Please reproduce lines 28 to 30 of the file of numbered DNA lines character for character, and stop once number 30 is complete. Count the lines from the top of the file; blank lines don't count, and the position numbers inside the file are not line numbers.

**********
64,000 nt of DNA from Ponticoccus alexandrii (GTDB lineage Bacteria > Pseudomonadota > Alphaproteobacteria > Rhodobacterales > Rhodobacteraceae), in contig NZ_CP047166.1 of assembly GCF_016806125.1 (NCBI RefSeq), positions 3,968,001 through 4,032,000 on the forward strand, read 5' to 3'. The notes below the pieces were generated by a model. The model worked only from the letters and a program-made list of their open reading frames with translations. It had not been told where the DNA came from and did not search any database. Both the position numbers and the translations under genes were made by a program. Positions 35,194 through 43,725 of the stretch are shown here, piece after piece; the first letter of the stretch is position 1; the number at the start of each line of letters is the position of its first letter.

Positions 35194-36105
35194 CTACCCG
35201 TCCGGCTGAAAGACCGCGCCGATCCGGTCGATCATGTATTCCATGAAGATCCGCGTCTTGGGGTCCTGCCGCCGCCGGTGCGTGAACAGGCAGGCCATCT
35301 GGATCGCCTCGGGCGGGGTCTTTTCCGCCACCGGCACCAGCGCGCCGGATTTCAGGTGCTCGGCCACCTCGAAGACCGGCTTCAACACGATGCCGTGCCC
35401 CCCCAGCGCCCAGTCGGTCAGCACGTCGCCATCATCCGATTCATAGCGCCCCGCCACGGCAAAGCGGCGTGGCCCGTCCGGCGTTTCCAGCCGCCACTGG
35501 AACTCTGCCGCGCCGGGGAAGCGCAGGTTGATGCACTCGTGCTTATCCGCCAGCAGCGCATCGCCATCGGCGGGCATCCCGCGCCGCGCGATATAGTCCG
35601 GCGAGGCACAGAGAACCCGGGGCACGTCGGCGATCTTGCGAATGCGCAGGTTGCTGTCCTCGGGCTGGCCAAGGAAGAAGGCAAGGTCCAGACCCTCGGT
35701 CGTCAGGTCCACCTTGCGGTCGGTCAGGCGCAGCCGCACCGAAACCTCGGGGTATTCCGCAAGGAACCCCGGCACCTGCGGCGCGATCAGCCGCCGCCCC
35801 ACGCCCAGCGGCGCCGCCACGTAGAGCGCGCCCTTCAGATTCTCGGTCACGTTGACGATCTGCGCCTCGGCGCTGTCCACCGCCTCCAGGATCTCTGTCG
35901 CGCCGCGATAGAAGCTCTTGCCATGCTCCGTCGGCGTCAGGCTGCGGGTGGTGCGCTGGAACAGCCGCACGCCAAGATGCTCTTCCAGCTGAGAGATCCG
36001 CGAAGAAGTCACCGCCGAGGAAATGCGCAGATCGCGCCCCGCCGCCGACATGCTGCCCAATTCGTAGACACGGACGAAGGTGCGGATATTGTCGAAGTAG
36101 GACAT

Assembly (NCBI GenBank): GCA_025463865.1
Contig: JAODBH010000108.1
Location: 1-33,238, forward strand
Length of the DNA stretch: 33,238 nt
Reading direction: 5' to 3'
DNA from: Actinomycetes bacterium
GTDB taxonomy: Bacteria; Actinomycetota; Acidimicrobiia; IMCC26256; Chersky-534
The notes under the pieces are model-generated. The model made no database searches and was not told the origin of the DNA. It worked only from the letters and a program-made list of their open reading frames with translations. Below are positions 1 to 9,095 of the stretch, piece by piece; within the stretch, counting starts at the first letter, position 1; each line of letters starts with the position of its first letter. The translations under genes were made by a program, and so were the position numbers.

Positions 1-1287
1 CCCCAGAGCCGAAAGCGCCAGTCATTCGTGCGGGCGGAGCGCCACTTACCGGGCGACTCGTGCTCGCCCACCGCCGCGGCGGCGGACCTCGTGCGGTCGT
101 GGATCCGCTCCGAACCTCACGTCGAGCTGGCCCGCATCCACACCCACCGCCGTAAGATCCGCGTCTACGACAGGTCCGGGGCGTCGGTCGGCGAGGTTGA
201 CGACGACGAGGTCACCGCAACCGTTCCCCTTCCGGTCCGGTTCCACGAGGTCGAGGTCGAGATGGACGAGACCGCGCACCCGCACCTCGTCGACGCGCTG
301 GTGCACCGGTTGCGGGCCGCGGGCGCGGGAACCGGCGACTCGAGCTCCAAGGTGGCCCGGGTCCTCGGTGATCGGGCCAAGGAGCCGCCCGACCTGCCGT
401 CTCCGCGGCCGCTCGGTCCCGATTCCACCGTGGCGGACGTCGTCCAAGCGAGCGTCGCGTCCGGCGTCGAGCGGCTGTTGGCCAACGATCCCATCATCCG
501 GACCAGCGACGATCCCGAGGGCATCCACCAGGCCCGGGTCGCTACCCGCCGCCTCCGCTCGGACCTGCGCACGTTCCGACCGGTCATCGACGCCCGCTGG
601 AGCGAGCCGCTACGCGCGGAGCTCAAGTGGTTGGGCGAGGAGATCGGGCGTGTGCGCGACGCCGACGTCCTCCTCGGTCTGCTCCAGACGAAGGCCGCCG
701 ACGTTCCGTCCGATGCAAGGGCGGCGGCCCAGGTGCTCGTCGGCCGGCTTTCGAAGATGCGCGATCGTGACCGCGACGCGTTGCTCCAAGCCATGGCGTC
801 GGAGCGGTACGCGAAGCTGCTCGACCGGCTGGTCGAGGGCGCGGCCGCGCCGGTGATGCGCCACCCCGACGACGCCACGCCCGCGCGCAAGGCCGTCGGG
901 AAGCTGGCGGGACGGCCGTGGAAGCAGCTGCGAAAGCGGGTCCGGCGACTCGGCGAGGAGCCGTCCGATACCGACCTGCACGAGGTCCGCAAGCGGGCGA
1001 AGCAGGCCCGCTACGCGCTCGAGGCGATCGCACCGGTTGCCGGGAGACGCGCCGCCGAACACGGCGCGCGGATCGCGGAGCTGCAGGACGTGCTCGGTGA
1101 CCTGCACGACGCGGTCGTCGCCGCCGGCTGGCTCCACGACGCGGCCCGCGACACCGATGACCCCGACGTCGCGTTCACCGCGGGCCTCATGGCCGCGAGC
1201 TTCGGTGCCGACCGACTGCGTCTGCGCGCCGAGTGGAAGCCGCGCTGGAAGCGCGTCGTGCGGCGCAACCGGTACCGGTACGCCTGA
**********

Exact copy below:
501 GACCAGCGACGATCCCGAGGGCATCCACCAGGCCCGGGTCGCTACCCGCCGCCTCCGCTCGGACCTGCGCACGTTCCGACCGGTCATCGACGCCCGCTGG
601 AGCGAGCCGCTACGCGCGGAGCTCAAGTGGTTGGGCGAGGAGATCGGGCGTGTGCGCGACGCCGACGTCCTCCTCGGTCTGCTCCAGACGAAGGCCGCCG
701 ACGTTCCGTCCGATGCAAGGGCGGCGGCCCAGGTGCTCGTCGGCCGGCTTTCGAAGATGCGCGATCGTGACCGCGACGCGTTGCTCCAAGCCATGGCGTC